Today and yesterday I mostly worked on class work. Actually I mostly worked on a single assignment :/
However, I did find time to write the terrain chunk drawing loop, which implicitly builds a quadtree and tests at each recursive level the nodes of the tree against the camera frustum.
I discovered quickly that testing whether every single chunk is in the camera frustum or not is very expensive — 8 ms, which is half the time I have to do all draw thread computation at 60 fps.
In my previous terrain, where I used a quadtree for each chunk, the number of tests to see if a chunk was in the frustum was bounded, since the quadtree didn’t need to recurse all of the way, if the entire terrain was visible, since further blocks would simply be drawn larger.
In the new chunk LOD method, in the worst case, the entire terrain is visible and all blocks need to be drawn and tested, which takes 8 milliseconds to check, using 64×64 chunks and a 1024×1024 terrain heightmap.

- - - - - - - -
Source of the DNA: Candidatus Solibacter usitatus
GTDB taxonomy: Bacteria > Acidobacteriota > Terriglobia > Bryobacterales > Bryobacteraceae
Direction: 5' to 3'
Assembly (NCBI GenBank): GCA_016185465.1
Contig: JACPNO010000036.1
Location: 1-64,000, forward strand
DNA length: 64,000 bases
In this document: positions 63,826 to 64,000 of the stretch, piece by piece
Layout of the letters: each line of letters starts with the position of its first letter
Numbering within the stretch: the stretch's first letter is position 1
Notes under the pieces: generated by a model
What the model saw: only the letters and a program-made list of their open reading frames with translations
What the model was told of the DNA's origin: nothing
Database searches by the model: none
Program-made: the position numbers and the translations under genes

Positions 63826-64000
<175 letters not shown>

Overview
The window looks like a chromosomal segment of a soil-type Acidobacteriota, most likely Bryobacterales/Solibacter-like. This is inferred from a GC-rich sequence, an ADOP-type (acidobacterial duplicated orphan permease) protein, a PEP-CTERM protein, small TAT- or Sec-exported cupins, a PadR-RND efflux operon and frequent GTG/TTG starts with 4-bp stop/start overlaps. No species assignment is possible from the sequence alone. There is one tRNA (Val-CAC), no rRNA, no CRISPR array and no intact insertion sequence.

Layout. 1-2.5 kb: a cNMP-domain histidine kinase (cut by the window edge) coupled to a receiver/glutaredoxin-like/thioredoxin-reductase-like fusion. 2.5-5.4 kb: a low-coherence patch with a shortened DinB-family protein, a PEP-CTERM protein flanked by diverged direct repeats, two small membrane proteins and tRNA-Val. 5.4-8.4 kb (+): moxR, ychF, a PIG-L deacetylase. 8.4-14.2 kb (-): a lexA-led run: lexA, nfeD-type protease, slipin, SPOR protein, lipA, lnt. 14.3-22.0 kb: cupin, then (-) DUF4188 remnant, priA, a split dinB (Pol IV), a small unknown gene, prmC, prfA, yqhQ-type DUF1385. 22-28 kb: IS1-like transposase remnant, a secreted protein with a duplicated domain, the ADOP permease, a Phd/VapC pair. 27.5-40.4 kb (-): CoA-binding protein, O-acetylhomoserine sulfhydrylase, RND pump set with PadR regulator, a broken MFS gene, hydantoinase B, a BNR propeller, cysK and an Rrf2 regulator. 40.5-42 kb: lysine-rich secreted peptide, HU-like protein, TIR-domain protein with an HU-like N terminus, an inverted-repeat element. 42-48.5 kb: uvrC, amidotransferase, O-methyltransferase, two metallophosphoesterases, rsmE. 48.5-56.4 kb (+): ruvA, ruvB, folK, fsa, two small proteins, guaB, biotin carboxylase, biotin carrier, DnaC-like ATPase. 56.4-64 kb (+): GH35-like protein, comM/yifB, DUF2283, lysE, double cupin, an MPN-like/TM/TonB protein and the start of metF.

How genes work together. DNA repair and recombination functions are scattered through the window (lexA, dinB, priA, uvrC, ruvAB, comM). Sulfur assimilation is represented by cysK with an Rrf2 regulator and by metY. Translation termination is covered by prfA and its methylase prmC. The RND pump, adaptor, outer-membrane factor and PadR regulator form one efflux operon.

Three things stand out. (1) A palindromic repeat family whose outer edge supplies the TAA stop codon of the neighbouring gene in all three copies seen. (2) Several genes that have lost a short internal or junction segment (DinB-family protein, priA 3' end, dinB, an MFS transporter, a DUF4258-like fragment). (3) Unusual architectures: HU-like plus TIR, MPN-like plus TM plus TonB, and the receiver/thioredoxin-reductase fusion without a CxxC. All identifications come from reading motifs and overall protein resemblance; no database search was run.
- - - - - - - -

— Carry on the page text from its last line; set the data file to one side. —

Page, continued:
On the XBOX (using only 1 core), using XNA’s BoundingSphere and BoundingFrustum classes, I can do about 40,000 sphere/frustum tests per second (600-700 per frame).
The GPU can test whether a triangle is in the frustum on the order of 100,000,000 times per second (over 1 million per frame).
The terrain chunks I’m using are 64×64 = 4096 triangles each. It is actually faster to send thousands of triangles to the GPU than to perform a single intersection test on the CPU. Unless of course, you’re GPU bound and have some CPU cycles to spare.
Exactly how my situation will turn out is to be determined, but I thought I’d emphasize just how large the processing speed difference is for this type of operation, between the CPU and the GPU on the XBOX with XNA.
In an effort to minimize the chunk drawing loop CPU time, I’ve also built a ReusableMinHeap class, which is a garbage-free min heap, which sorts the chunk draw calls for me from closest to furthest — to minimize overdraw. So far, it performs roughly the same as C#’s Array.Sort, which uses quick sort.
I’ll be happy to share the min heap class when the competition is over. Someone remind me.
By the way, here’s what the chunk-LOD terrain looks like so far: